My colleague David Levy recently alerted me to a discussion in Rawls’s Lectures on the History of Political Philosophy (2007, p. 162) on the intellectual relationship between economists and philosophers. As Rawls points out Hume and Smith were both utilitarian philosophers and economists, and the same is true for Bentham, James Mill, John Stuart Mill and Henry Sidgewick. “Utilitarianism,” Rawls states, “is perhaps unique in its collective brilliance. It has run at least from the early part of the 18th century to the present time and has been marked by a long line of brilliant writers who have learned from each other.” He concludes that “As a result, having evolved continuously over nearly three centuries, it is probably the most impressive tradition in moral philosophy.” Sadly, though he notes, “since 1900 the tradition has divided into two more or less mutually-ignoring groups, the economists and the philosophers, to the reciprocal disadvantage of both.”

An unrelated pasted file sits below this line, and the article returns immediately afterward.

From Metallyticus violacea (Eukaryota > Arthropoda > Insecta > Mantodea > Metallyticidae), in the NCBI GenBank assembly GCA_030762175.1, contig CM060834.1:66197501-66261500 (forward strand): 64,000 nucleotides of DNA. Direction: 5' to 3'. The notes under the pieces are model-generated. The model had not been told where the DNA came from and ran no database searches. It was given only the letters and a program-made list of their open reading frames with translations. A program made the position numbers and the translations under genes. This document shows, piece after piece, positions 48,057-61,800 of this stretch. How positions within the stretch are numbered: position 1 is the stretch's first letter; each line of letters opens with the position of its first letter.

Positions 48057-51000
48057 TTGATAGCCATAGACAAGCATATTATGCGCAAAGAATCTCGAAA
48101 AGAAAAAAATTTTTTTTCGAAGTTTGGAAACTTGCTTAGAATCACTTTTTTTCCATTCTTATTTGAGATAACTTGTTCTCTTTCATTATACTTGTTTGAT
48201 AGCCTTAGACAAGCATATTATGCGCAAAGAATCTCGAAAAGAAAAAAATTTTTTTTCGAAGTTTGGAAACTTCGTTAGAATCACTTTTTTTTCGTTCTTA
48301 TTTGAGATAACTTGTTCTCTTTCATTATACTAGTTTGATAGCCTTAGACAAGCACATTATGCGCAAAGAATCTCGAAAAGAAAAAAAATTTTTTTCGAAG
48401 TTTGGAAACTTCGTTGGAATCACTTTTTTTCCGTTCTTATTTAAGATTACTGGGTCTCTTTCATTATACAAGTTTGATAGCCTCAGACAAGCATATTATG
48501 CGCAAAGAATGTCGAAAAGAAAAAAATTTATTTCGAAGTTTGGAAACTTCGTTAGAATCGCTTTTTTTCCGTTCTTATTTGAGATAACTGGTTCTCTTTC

What do you think of this observation by Rawls?
I also wonder what the implications are if we didn’t fall into “mutually-ignoring groups” — tonight in my seminar we will be discussing The Liberal Archipelago. Kukathus’s book has been one of my favorite statements of the vision of a “good society” that I share. The issue of minority rights and the least advantaged are of course central to the argument, but the critical point from my perspective in the institutional fix and safe-guards through political decentralization, within a broader framework that allows different groups to co-exist while also ensuring that exit is not just a theoretical aspiration.
Can that vision of the “good society” exist independent of the economic analysis of institutional structure and competition?